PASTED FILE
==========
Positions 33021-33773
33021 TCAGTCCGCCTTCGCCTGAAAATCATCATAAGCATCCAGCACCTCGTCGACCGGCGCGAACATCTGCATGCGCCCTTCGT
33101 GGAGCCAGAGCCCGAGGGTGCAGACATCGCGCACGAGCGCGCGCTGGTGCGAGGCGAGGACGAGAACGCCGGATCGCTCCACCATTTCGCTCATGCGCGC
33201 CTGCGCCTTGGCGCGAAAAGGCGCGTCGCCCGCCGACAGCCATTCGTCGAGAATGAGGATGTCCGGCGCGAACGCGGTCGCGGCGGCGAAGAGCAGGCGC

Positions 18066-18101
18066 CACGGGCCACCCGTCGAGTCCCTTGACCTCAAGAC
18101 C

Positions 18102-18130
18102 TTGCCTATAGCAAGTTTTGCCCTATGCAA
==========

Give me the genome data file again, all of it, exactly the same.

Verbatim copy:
Positions 33021-33773
33021 TCAGTCCGCCTTCGCCTGAAAATCATCATAAGCATCCAGCACCTCGTCGACCGGCGCGAACATCTGCATGCGCCCTTCGT
33101 GGAGCCAGAGCCCGAGGGTGCAGACATCGCGCACGAGCGCGCGCTGGTGCGAGGCGAGGACGAGAACGCCGGATCGCTCCACCATTTCGCTCATGCGCGC
33201 CTGCGCCTTGGCGCGAAAAGGCGCGTCGCCCGCCGACAGCCATTCGTCGAGAATGAGGATGTCCGGCGCGAACGCGGTCGCGGCGGCGAAGAGCAGGCGC

Positions 18066-18101
18066 CACGGGCCACCCGTCGAGTCCCTTGACCTCAAGAC
18101 C

Positions 18102-18130
18102 TTGCCTATAGCAAGTTTTGCCCTATGCAA